Primary: Stock Tins
Year: 1951
Make: H-D
Shifting: ‘52 H-D Lid – ‘68 Clutch & Mouse Trap
Year: 1951
Make: V-Twin
Rake: Stock
Type: Stock
Builder: H-D
Extension: 2 Inches
Triple Trees: Stock Harley
Front Wheel: Powdercoated Black – Chrome Spokes
Size: 19”
Tire: Continental
Brakes: Stock H-D Drum
Rear Wheel: Powdercoated Black – Chrome Spokes
Size: 16”
Tire: Continental
Brakes: Stock Drum
Painter: Hartnett’s Custom Paint
Color: Candy Yellow Over Gold Flake
Graphics: Lace, Fade, Gold Leaf Striping
chroming: South Shore Plating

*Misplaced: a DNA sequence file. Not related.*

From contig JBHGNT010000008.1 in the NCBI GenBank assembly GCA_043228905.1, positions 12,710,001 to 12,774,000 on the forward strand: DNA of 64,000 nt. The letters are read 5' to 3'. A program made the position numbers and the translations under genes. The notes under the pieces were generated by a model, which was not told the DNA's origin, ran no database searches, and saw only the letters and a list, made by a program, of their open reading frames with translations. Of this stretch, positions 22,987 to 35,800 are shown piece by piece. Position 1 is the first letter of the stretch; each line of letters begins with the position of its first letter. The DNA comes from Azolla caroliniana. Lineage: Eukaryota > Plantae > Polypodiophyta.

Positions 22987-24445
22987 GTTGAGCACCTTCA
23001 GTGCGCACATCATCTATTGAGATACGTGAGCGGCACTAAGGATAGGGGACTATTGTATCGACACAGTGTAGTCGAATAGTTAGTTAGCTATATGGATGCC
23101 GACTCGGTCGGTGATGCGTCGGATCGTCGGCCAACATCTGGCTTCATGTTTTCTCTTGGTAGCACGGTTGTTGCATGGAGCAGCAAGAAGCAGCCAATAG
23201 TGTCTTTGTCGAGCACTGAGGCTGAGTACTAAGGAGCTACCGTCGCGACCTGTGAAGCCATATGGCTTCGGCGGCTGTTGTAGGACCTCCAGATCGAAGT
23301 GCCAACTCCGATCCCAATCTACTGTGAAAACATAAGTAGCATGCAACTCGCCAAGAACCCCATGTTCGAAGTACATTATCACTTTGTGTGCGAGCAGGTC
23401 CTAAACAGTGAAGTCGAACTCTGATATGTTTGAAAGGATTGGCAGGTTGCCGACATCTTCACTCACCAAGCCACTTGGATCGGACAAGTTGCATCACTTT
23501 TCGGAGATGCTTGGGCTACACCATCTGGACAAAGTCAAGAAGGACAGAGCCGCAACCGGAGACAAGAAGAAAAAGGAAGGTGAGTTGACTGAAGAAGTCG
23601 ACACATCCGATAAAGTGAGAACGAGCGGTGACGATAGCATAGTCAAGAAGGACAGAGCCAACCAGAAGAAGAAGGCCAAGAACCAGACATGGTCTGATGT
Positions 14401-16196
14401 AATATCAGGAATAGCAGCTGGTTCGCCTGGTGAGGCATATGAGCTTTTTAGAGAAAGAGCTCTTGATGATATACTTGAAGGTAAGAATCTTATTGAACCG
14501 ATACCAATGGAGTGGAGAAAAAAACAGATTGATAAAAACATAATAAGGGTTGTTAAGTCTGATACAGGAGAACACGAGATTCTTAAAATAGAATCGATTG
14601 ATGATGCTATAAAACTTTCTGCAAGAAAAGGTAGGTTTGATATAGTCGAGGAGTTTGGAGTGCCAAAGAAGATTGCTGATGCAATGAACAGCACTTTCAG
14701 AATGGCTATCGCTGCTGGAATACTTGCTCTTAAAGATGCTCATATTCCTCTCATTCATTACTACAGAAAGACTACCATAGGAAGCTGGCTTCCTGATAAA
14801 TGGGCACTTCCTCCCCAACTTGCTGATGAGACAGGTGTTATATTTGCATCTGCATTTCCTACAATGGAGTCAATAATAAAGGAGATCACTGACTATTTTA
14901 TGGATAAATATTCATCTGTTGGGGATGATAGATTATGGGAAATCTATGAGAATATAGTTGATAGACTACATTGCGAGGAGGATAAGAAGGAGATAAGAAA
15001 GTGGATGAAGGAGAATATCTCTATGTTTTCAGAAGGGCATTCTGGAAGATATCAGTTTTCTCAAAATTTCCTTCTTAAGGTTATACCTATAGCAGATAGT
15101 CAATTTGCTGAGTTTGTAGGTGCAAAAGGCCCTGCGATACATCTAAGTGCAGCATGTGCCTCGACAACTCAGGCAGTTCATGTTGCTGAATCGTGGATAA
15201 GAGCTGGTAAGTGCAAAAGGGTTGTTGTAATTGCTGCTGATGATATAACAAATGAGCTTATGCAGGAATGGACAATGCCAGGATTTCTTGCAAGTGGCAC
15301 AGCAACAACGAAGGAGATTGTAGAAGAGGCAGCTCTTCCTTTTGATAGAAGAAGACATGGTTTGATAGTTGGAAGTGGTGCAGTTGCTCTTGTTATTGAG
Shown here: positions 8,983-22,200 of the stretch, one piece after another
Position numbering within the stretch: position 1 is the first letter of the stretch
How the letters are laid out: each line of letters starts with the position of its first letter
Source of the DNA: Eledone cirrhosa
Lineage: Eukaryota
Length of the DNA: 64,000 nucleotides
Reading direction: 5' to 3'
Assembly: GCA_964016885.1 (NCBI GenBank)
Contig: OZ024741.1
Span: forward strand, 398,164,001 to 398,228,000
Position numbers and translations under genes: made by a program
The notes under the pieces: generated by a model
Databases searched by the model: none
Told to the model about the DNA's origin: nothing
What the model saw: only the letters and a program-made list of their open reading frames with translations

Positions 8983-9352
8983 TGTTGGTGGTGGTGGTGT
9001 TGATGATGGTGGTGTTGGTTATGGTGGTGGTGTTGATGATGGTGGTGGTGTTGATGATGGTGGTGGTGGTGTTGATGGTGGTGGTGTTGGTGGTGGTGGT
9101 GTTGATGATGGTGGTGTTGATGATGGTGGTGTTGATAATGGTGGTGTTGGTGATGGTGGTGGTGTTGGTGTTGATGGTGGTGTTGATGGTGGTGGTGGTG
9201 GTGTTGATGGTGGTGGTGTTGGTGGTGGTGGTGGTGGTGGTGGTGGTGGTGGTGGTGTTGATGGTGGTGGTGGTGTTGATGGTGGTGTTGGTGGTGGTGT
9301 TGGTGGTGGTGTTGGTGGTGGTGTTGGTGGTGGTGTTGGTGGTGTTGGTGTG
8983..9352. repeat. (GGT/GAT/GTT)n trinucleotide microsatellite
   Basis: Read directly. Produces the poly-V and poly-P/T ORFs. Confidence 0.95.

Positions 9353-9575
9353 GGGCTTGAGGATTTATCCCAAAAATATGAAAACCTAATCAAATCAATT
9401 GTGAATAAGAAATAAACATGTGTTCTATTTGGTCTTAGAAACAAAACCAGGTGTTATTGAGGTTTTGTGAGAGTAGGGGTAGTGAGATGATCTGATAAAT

Bars: Charlie Sr
risers: Stock Harley
hand controls: V-Twin & S&S
Gas Tank(s): 3 1/2 Gal. V-Twin
front Fender: Biker’s Choice / Charlie Sr.
Rear Fender: Custom Chrome
Seat: V-Twin
Foot Controls: Harley
Speedo: Biker’s Choice
Headlight: 6 1/2” Springer
Taillight: Biker’s Choice LED
Photographer: Mark Velazquez